by Max Brantley
A jury awarded Bob Means, a psychologist, $110,442 for his firing in July 2008 from a contract job at the Hot Springs Rehabilitation Center. He'd worked there for 37 years. It's an agency of state Rehabilitation Services, a division of the Arkansas Workforce Education Department.
Means said he was fired by Robert Trevino, director of Rehabilitation Services, because he had complained for months to a variety of people — including the U.S. Office of Inspector General, a state senator, the governor's office and his supervisor — about money wasted on services provided to a client who was ineligible. Means contended the services, in addition to being wasteful, might violate federal law. Though no longer eligible, the man received housing, transportation and other support, Means contended.
Trevino testified that he fired Means on orders of Bill Walker, director of the department. Trevino said he received Walker's order while vacationing at Padre Island, Texas. Walker called him from the Cayman Islands, where he was vacationing. Trevino insisted the firing was the result of a plan he and Walker had long discussed about operational changes at the center. Means' attorney, Scott Hickam of Hot Springs, said Trevino could produce no documents substantiating that. And coincidentally, the order followed by three days Mean's providing of more information to the Office of Inspector General.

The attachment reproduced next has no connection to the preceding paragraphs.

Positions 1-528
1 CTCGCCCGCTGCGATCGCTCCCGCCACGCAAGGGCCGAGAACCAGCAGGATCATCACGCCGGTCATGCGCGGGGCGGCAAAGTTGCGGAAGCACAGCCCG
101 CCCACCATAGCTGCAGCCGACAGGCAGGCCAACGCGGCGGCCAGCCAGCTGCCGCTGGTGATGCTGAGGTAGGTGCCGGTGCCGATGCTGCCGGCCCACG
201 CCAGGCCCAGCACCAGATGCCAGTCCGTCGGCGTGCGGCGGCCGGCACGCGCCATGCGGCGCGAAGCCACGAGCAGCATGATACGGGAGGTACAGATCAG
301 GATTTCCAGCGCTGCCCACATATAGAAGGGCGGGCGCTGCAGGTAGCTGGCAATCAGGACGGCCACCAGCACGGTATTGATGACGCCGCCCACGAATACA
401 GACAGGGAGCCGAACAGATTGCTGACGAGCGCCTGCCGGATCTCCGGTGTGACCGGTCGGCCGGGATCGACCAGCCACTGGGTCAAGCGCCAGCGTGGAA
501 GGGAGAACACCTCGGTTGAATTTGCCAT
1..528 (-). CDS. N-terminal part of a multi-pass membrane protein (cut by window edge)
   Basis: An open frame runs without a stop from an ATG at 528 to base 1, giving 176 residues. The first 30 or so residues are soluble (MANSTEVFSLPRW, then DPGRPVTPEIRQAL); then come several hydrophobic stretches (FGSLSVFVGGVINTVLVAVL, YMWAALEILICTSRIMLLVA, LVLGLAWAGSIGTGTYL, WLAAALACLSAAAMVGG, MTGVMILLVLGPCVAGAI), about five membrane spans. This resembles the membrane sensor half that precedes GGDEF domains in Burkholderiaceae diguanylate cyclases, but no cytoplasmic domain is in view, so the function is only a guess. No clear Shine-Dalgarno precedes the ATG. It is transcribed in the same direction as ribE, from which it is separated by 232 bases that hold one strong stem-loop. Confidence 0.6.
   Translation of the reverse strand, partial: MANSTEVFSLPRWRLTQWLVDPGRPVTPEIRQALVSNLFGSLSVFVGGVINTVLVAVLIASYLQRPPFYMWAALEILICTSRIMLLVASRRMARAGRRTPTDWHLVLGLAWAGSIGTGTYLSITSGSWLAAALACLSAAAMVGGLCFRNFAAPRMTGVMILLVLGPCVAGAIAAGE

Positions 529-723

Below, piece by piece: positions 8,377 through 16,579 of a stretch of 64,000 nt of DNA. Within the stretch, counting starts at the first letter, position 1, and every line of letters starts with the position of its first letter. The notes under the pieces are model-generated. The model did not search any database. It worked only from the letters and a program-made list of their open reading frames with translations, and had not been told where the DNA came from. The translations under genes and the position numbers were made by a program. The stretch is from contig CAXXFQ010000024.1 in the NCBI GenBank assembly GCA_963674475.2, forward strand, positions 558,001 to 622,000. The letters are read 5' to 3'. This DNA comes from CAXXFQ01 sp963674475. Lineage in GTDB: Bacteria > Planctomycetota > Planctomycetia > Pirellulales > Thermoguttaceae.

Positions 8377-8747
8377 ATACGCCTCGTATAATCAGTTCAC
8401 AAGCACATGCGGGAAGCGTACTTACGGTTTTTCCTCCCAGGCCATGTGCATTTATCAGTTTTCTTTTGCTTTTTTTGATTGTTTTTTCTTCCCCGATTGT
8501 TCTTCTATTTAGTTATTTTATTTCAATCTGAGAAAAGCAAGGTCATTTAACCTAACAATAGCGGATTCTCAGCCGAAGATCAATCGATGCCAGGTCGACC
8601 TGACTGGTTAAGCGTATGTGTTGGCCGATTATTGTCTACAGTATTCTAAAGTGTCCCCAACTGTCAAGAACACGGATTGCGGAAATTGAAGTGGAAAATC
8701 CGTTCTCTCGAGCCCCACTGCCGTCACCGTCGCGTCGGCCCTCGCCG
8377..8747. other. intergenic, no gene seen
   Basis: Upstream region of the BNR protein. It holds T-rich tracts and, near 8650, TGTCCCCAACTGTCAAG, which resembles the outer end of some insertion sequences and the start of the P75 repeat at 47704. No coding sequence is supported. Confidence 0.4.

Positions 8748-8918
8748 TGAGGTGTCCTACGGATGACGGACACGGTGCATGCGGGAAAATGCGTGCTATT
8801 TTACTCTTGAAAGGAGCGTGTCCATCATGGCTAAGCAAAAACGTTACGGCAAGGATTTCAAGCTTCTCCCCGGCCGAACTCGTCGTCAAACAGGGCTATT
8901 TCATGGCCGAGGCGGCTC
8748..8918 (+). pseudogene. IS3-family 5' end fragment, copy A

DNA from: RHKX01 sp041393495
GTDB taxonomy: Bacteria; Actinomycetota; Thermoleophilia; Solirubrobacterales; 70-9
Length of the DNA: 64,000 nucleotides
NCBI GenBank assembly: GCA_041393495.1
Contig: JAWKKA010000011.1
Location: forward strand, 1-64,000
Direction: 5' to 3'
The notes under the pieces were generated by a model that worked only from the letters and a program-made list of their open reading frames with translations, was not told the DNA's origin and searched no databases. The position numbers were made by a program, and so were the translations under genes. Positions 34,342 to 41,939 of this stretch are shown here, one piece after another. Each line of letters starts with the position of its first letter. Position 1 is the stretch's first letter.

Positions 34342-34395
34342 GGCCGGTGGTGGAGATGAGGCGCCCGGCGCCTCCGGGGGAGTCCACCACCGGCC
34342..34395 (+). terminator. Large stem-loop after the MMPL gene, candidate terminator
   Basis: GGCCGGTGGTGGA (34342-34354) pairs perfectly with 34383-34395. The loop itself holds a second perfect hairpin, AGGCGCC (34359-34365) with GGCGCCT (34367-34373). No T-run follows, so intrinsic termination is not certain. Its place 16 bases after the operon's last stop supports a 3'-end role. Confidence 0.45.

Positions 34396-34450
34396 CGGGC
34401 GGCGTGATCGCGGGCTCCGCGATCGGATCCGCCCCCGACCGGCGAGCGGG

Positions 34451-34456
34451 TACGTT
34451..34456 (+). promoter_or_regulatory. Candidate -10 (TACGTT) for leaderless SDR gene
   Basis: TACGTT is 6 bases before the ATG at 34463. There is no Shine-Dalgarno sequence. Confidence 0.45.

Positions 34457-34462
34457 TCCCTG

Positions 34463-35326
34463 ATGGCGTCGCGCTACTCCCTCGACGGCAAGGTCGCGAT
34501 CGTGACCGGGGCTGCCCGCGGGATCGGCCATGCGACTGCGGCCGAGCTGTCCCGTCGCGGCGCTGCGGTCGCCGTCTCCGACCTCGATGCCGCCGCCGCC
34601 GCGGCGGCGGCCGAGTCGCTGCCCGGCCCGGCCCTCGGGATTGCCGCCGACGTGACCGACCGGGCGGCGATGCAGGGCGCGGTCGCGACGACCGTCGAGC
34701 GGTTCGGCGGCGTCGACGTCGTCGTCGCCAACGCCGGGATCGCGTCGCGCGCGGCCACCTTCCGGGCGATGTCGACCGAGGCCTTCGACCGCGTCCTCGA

Means produced testimony from four people, including one current administrator, that the unidentified man being served was one of several clients at the center known by the acronym "PMS," or politically mandated service. Means also produced testimony in the trial from an unsuccessful claim before the state Claims Commission that his superiors had looked into his computer history. Trevino denied looking at Means e-mail — and denied knowledge of the client for whose services Means blew the whistle. He had, however, acknowledged at the Claims Commission finding information about horse racing on Mean's computer.
Hickam will be filing a claim for attorney fees in the case, meaning the loss to the state likely will be greater than the jury verdict if there isn't a successful appeal.
I have sought a comment from Walker's department on the verdict and the testimony about "PMS" clients.